Brand: An early surprise for us was discovering that the Clock is perceived by many people as an embodiment of optimism about the future---rational and emotionally persuasive optimism. And that many young people are attracted to it for that reason.

Remember, the Clock is neutral, content-free. All it does is give permission to think long-term. If people use that permission to think well of the future, that’s pretty interesting.



Captive Breeding programs and viability
by Anonymous Coward

Posting as AC because who knows what some politico might think of this:

What are your thoughts regarding captive breeding and has any work gone into determining population size to get a good spread of genetics so that in the future, if a reintroduction effort is raised, would help ensure the species' continued survival?

I, along with a few dozen people worldwide, work with endangered/threatened/extirpated fishes in our fishrooms. Some of the fish I work with, for example, were once found in a single location (a temporary/annual pool in Brazil), only to be found to be destroyed by human encroachment the following season (condos built on the site). No other locations have been found in the area, and as far as we can tell, the fish in our tanks are the last ones available. Others have been completely lost, and some of us are working hard to keep others that are precariously situated from meeting similar fates. We regularly swap eggs/fish to try and keep the gene pool varied, but I do wonder how we're effecting the genetic viability over many generations.

Similarly, on the one hand, the .gov organizations in these countries can be very heavy-handed in the 'trafficking" of these species. Rightfully so, I might add, as the environments are rather marginal (sometimes, in a pool less than a few meters across and less than a quarter meter in depth), and well-intentioned hobbyists could inadvertently destroy/fish out the habitat, but part of me thinks that instead of implementing a ban, organize it so a certain number of fish can be taken while monitoring conditions to be distributed into the captive programs. The Devil's Hole Pupfish, for example would definitely benefit from a few specialists working with it for captive breeding.


Brand: Thank you for what you’re doing.

Your idea of people adopting endangered creatures sounds promising. Mike Archer in Australia (working on de-extincting thylacines and gastric-brooding frogs) notes that no species that humans have taken on as pets or as non-commercial game animals have gone extinct.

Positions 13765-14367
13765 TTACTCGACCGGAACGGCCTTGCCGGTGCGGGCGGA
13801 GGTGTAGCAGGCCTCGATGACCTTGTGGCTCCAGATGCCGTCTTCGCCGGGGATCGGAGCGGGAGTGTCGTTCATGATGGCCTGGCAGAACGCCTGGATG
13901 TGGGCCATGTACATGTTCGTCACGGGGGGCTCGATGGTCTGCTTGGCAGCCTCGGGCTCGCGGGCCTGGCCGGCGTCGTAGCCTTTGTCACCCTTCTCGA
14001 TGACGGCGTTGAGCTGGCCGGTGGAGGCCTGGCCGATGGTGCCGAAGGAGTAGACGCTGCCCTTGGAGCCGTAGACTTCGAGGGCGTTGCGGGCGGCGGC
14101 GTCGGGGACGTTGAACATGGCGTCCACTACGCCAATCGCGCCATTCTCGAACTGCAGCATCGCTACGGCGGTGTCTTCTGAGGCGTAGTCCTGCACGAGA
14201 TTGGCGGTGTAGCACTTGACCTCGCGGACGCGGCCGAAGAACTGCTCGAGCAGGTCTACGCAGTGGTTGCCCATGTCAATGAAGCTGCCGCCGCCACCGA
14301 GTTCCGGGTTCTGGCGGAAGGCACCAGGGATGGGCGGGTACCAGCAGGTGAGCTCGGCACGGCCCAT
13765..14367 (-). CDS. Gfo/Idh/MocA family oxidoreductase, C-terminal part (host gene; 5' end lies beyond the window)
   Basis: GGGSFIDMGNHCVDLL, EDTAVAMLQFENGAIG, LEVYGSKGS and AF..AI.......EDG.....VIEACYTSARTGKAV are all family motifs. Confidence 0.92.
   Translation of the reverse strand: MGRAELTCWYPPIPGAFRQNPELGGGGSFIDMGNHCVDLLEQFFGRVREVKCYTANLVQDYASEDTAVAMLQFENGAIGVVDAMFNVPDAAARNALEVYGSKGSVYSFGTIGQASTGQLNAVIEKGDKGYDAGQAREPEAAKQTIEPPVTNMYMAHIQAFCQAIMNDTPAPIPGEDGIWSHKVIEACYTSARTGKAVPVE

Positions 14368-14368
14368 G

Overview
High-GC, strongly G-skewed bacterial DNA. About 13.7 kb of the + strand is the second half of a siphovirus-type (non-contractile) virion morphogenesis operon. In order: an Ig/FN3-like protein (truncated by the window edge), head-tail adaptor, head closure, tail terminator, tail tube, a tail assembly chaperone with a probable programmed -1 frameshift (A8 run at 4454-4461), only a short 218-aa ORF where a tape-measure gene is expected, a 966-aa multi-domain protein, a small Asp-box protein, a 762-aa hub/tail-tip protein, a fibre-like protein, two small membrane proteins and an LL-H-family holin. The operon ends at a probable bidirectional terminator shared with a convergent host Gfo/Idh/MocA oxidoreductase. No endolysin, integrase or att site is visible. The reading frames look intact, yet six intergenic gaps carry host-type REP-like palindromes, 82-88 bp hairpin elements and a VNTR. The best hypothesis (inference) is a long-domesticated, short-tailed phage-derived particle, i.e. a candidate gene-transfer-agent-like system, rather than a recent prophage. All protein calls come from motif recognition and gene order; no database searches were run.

You’re right to worry about the “extinction vortex” that small populations get into, where each generation can suffer from increased inbreeding and genetic drift. At Revive & Restore we’re researching with black-footed ferrets to see if biotech can help bring about “genetic rescue” for the species. We might be able to detect and reverse homozygosity of deleterious genes, for example, or even revive “extinct alleles” from the DNA of museum specimens. If it works, it might work with some of your fishes.



Should we start with Threatened Species?
by retroworks

Shouldn't we first try to transplant elephants and rhinos to Texas, and Siberian tigers to Canada, and Rwandan gorillas to central America? It has been politically incorrect to risk "invasive species", and in the 1970s we thought this would backfire. But if we are going to revive extinct species, it seems we've given up on the habitat specialization anyway, and perhaps should save species while they still have genetic diversity by relocating them to stable and law enforced environments.

Brand: What you’re describing is usually referred to as “rewilding.” The idea surfaced in a big way around 2005, encountered ferocious “pre-emptive constraint of vision,” got buried, and now is reviving wholesomely, partly in context of de-extinction. The main thing happening is that conservation biologists increasingly are focussing on ecosystem health and ecological function of species. Thus they (and the public) had no problem replacing America’s east coast peregrine falcons---who all perished from DDT and such—with a hybrid mix of falcons from elsewhere. Likewise the Bolson land tortoise is being reintroduced in the Southwest.

I think you’ll see versions of what you propose turning up increasingly. It will help the public take ecosystem health seriously and focus less on species “purity.”



Which Species, and Why?
by Penguinisto

This leads to a follow-on question: What criteria does one give when determining whether a species should be revived or not?

Personally, not every species should be revived, no matter how cute it may or may not be, or its perceived usefulness, or some misguided idea that all species must be saved no matter what (in spite of species having gone extinct since the dawn of time with no help from mankind whatsoever, and many of whom would have prevented mankind from rising up had they not gone extinct, etc...) Now if it's clearly mankind's fault that one dies off, sure - let's see if we can bring it back. Otherwise, well...


Brand: The IUCN has given a lot of thought (and writing) to criteria for protecting endangered species. They are now developing similar material for de-extincting species. At Revive & Restore we’ve got some opening thoughts on the subject.

One consideration is habitat. There would be no point for now in bringing back the extinct Chinese river dolphin because there are no healthy Chinese rivers near the coast to receive them, but there is plenty of habitat for woolly mammoths, passenger pigeons, great auks, Carolina parakeets, and Tasmanian tigers (thylacine). But Tasmanian tigers would be difficult because they are genetically remote from living species. I think they will be brought back eventually—they’re a fine apex predator for Tasmania—but not until a lot of technique has been discovered and refined.